Lots of traffic, but nobody'll stop to help me. Hood's up, they can see I'm broke down, but does anybody give a shit? No. They just keep zooming by in their sports cars and campers and SUVs, having a good time. Acting like I don't exist.

4:35 P.M.

Sheriff's car. Woman driving. For sure she'll stop.

Nope. She's around the curve already. Gone. Our tax dollars at work, like Leo used to say. Well, not my tax bucks. Little Chryssie don't pay no taxes in California.

So what do I do now? I'm a great big target sitting here by the highway. Whoever saw me in the canyon knows what I look like, maybe what the car looks like, but I didn't see them. They could drive right up and I wouldn't know who they were or what hit me. I could be dead before—

Damn this car! Damn it!

Okay, come on, calm down, think now. You're not playing this smart.

Maybe they didn't see me clear up there. Or see what I was doing. And even if they did, it might not've meant anything to them. Just because somebody hollers at you…

Two choices. Stay by the car and take my chances. Walk away and maybe take a bigger chance. Two choices, but either way the first thing to do is lose the evidence. Lose it good like it was before.

4:49 P.M.

So what've we got here? Pampas grass, big clump of it. Stuff just takes over, specially along this part of the coast. What did Jude always say about that? Something to do with the plants being scouts for an alien life-form, staking out the edge of the continent for the arrival of the mother ship. God, she could be weird sometimes! She said she did it on purpose to drive us crazy, but I think it might've been the dope talking.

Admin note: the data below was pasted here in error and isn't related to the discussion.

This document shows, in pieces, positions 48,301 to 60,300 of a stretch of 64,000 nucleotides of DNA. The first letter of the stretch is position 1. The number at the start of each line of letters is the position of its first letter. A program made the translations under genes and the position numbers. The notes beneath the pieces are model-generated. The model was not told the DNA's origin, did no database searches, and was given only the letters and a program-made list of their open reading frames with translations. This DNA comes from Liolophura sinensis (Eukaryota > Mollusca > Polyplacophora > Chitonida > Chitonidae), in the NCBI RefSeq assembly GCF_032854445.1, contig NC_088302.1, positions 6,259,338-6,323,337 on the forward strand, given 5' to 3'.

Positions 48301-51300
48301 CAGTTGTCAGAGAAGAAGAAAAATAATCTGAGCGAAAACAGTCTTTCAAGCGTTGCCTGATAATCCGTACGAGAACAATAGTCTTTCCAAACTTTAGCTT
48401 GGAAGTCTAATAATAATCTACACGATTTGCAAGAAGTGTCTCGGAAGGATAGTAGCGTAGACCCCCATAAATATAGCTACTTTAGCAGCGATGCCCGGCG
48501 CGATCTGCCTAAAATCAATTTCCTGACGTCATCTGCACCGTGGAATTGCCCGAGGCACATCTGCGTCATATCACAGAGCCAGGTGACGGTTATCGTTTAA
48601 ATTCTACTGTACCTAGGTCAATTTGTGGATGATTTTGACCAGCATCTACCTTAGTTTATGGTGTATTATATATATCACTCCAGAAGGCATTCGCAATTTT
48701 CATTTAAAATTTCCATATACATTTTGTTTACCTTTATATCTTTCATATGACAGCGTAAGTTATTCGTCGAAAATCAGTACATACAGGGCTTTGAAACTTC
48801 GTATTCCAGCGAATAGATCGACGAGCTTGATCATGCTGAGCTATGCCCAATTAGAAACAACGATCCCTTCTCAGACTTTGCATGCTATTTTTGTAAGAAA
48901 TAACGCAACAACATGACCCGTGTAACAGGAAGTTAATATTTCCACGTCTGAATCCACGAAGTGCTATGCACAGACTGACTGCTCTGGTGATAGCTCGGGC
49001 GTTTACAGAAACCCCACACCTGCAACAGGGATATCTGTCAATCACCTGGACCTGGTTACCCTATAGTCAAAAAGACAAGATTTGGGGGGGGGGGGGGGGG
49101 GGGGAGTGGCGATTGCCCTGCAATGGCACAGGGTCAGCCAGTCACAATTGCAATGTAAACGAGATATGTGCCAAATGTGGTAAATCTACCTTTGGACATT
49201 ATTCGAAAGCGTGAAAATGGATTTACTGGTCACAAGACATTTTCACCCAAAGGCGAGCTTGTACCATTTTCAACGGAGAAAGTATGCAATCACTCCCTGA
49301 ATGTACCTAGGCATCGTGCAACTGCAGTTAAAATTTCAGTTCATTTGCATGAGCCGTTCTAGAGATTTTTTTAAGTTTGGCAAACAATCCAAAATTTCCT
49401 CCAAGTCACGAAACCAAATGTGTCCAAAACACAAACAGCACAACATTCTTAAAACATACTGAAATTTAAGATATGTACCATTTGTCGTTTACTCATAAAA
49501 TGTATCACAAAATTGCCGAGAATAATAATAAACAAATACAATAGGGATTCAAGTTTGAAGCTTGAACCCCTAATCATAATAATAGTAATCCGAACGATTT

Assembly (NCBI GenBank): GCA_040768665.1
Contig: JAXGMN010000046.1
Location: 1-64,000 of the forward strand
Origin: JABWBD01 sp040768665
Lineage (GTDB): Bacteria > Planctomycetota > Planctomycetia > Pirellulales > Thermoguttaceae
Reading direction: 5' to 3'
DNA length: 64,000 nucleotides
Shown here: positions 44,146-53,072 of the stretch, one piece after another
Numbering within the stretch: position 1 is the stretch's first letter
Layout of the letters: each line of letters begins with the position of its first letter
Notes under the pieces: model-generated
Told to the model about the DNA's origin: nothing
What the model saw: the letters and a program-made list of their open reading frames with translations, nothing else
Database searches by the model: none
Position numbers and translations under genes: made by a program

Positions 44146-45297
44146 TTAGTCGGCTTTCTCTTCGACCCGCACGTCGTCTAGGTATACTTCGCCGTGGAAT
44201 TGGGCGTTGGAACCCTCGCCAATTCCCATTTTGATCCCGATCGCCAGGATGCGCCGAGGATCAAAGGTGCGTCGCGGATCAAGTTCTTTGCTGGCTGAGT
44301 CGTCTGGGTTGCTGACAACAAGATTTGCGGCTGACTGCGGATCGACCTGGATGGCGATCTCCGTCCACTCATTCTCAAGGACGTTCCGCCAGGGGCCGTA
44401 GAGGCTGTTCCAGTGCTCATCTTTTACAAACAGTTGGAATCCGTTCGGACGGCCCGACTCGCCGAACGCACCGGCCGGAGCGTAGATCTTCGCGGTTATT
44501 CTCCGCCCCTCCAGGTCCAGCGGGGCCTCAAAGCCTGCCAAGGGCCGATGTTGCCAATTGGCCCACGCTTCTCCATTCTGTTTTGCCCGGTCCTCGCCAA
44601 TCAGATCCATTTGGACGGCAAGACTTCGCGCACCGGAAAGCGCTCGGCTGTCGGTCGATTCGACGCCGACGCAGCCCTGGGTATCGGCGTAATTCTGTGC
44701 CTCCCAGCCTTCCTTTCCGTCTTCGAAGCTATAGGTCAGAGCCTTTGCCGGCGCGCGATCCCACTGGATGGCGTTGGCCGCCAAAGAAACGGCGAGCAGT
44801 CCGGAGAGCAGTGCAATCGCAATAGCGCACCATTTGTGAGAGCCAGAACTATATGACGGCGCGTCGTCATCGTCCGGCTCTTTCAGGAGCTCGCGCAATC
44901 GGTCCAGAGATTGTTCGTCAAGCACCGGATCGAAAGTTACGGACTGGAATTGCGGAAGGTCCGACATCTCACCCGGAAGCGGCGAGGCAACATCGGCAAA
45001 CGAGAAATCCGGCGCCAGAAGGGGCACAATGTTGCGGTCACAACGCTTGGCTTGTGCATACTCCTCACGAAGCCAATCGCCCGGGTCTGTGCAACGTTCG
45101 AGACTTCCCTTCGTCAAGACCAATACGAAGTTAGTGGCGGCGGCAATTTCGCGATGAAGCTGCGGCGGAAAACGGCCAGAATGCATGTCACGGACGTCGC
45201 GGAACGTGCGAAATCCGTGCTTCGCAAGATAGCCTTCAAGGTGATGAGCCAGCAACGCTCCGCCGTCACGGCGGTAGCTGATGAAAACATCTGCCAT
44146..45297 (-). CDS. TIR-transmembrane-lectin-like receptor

Well, aliens got no use for what I'm gonna hide here. This pampas grass is fine for what I got in mind.

4:55 P.M.

Somebody coming! Cover it fast. There, that's good, real good.

Where the hell are they? Oh, over there by the cliff. Oriental guy and a white girl, climbing up the slope with a big cooler between them. They're fighting. Wind's blowing this way, I can hear every word. She says he's paranoid about Fish and Game. He tells her to shut up. She says she used to think things weren't working out between them because of their cultural differences, but now she knows it's because he's an asshole. Jesus, they sound like Jude and Leo.

I could hide here till they're gone, but maybe they'll call a tow truck for me. Leave a message for Jude that I got in and out okay, too. That way I wouldn't have to take my chances hitching on the highway.

If they ask, I'll tell them I came down here to take a pee.

5:43 P.M.

It's getting cold, even inside the car with the windows rolled up. Better dig that sweater outta the trunk. Jesus, I wish the tow truck would come.